Tag Archives: Sorry

Maybe Your Apologies Fall On Deaf Ears

In my last post I wrote about how to give an effective apology, and many of you took the opportunity to download the free guide Three Steps to an Effective Apology. However, it’s always possible that although you practiced and then implemented the three steps outlined in the report, your apology seemed to fall on deaf ears. Your partner hardly noticed your attempt to make amends and just went right on sulking, fuming, nit-picking, criticising, yelling or whatever they where doing in the first place. Or maybe the shoe was on the other foot; your partner made a pretty good attempt at apologising to you, but you really didn’t feel like cutting them any slack at all!

Ironically couples in troubled relationships make more repair attempts (attempting to repair the damaged connection between them) than couples who are happy together, but their attempts repeatedly fail. They are met with defensiveness, sarcasm, blame etc or their attempts to reconnect just don’t get noticed because of the backlog of negativity between them.

If this is you, don’t despair, you don’t have to somehow magically become happy together in order to be heard. Here are a couple of things that you can do that will make a difference. Softening up your tone when you are making the attempt will help, or listen to the words rather than the tone if you are on the receiving end. Secondly, make your attempts obvious, maybe even a little formal, in order to cut through the negativity and make it obvious that you are wanting to get back on track. This is were the Three Steps to an Effective Apology comes into its own.

To finish off, here is a short list of less structured repair statements to use when you first notice things getting off track; “Can I take that back?”, “Ouch, that hurt”, “Did I say something wrong?”, “Lets start over again”, “lets take a little break”, “I need to calm down, give me a few moments”, “I’m feeling defensive, could you rephrase that”, “sorry, that came out wrong”, or in the right context a goofy smile, a warm touch or even a good humored salute can work wonders.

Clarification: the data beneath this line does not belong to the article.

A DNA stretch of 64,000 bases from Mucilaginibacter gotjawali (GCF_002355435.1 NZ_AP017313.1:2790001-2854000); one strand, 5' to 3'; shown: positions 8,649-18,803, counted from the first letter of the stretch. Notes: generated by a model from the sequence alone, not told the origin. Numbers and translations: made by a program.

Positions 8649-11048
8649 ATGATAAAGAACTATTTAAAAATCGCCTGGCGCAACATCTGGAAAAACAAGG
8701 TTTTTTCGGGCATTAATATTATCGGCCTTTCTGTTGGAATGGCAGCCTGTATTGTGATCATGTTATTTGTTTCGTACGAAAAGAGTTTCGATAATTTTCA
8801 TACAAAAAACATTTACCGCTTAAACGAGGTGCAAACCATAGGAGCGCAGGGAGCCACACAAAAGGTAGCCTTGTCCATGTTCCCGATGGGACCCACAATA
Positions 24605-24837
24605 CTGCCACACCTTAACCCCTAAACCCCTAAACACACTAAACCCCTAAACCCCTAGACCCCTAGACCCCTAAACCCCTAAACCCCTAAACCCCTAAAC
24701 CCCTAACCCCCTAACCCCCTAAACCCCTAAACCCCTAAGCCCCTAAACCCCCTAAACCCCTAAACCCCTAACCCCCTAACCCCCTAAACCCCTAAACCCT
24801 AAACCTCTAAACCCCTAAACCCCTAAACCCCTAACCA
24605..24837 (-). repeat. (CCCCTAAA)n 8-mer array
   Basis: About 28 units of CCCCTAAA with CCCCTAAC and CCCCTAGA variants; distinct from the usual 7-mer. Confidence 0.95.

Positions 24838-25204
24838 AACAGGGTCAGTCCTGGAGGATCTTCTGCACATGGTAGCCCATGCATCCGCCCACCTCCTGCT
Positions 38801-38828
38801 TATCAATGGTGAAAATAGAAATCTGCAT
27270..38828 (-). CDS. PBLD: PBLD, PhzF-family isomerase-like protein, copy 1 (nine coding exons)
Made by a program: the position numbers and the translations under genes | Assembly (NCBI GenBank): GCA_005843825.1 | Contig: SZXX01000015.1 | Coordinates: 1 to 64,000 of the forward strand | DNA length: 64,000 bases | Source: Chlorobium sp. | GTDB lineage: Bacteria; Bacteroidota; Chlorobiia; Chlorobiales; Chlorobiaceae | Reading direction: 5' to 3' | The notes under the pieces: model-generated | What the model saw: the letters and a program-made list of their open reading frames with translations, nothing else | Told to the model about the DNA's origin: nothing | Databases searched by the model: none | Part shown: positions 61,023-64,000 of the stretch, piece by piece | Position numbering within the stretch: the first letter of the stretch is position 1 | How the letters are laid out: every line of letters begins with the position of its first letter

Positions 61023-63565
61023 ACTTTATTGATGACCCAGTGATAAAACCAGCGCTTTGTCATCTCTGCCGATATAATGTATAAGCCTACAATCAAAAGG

Cheers & catch you again soon, Ben.

Do Your Apologies Fall Short?

I was driving across the Napier-Taupo road recently, on my way to compete in the NZ 10km Kayak Champs. The stretch across the Rangataiki Plains gave me time to sit back, listen to some music, and do some reflecting. The stereo was playing k.d.lang, hymns of the 49th parallel, and a line from Leonard Cohen’s song Bird on a Wire caught my attention; “If I, if I have been unkind, I hope you can just let it go by.” Here we have Leonard wanting someone to let him off the hook without him having to take responsibility or do anything redeeming, and this got me thinking about the ineffective apologies I have heard over time.  A couple of my favourites are “I am sorry you feel that way” and “I didn’t mean to upset you”.  In both cases the implication is that the hurt party shouldn’t feel upset and should forgive and forget without the offending party having to do anything.

I have a process for giving an effective apology that I teach to my clients, and it’s one that they find very useful and at times has provided a crucial breakthrough in their relationship struggles. So I decided to write this up in the form of a guide titled “Three Steps to an Effective Apology.” You can get your free copy here

Cheers, Ben

P.S. Once you have read the report, come back to this blog and leave a comment by clicking the Leave a reply button at the top of the post, I would love to hear from you.